Forget Alzheimer's - Saunders

John Shepherd
Friday 30 December 1994 01:02 GMT

Ernest Saunders, the former Guinness chairman, yesterday insisted that he had never suffered from Alzheimer's disease, or been diagnosed as having it, in apparent contradiction of claims made when he was released from jail in the summer of 1991.

Mr Saunders, who was last week given permission by the Home Office to appeal against his conviction, also claimed yesterday that the Serious Fraud Office was out to win at all costs during his trial in 1990.

The claim that he had not suffered from pre-senile dementure, or Alzheimer's, made on the BBC's World at One programme, is contrary to the reasons why the Court of Appeal halved his original five-year jail sentence in 1991. The Court of Appeal, which di d not give him early release from jail, accepted he was suffering from Alzheimer's disease, based on evidence that he was unable to recite three numbers backwards and thought that Gerald Ford, and not George Bush, was the then US president.

Dr Perkin, consultant neurologist to the Crown and one of three expert witnesses, maintained during the appeal that Mr Saunders was suffering from depression and not the degenerative brain disease. He reiterated his diagnosis in the June edition of the British Medical Journal in 1992.

Mr Saunders's apparent recovery from Alzheimer's has been widely described as nothing short of a miracle. Less than a year after Mr Saunders, now 58, was released from Ford open prison in 1991 he became a consultant to Carphone Warehouse, a London-based business phone group.

At the same time he started negotiating a pension thought to be worth £90,000 a year from Guinness. He is currently on a skiing holiday in his native Austria, the country he came to Britain from in 1938 as a refugee.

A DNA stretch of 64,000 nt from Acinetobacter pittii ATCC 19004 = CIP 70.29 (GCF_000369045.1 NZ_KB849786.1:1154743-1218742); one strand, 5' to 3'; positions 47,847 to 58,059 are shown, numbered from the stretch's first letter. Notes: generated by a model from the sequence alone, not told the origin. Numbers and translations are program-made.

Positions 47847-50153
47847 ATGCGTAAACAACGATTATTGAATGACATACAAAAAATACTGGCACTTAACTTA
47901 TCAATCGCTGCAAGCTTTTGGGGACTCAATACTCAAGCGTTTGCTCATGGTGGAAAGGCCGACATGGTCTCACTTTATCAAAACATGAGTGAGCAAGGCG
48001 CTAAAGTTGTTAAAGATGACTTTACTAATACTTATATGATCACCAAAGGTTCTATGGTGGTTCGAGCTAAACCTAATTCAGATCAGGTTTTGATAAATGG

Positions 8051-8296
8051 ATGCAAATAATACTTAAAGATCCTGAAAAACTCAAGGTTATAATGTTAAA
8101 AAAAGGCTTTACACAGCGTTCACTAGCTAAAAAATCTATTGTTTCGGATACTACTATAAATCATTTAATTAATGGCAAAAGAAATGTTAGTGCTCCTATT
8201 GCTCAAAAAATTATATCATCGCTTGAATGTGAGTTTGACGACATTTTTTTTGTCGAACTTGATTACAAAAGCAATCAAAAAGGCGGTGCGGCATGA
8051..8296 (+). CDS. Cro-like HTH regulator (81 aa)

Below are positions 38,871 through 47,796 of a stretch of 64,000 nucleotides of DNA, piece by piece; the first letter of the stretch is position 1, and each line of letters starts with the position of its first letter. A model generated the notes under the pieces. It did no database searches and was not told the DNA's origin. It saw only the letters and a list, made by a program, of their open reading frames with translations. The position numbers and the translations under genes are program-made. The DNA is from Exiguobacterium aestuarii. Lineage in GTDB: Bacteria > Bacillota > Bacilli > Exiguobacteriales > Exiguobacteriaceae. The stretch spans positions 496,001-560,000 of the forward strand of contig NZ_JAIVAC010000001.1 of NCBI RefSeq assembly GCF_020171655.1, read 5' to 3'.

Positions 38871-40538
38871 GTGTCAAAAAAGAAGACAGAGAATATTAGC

Questioned about his "miraculous" recovery, Mr Saunders said yesterday: "I was never diagnosed as having Alzheimer's. I was very unwell at the time of the appeal, perhaps hardly surprising with all the stresses and strains that I had been under. The sym p toms that I was suffering from could have well been confused. I don't know. I'm not a doctor."

On the SFO's behaviour during the seven-month trial, he said: "My point has really been that in the trial that I was involved [in] this was very much an over the top prosecution."

That attack was countered strongly by Michael Chance, deputy director of the SFO during the Guinness investigation. "I would refute that [accusation] to the `nth degree. I would not, nor would any of my colleagues, have wanted for one moment to serve in a department where there was some kind of conspiracy going to convict people unfairly," he said.

Mr Saunders went to prison along with entrepreneur Gerald Ronson, 55, and stockbroker Tony Parnes, 48. A fourth man, financier Jack Lyons, 78, was spared a 30-month jail sentence because of ill health, but was stripped of his knighthood.

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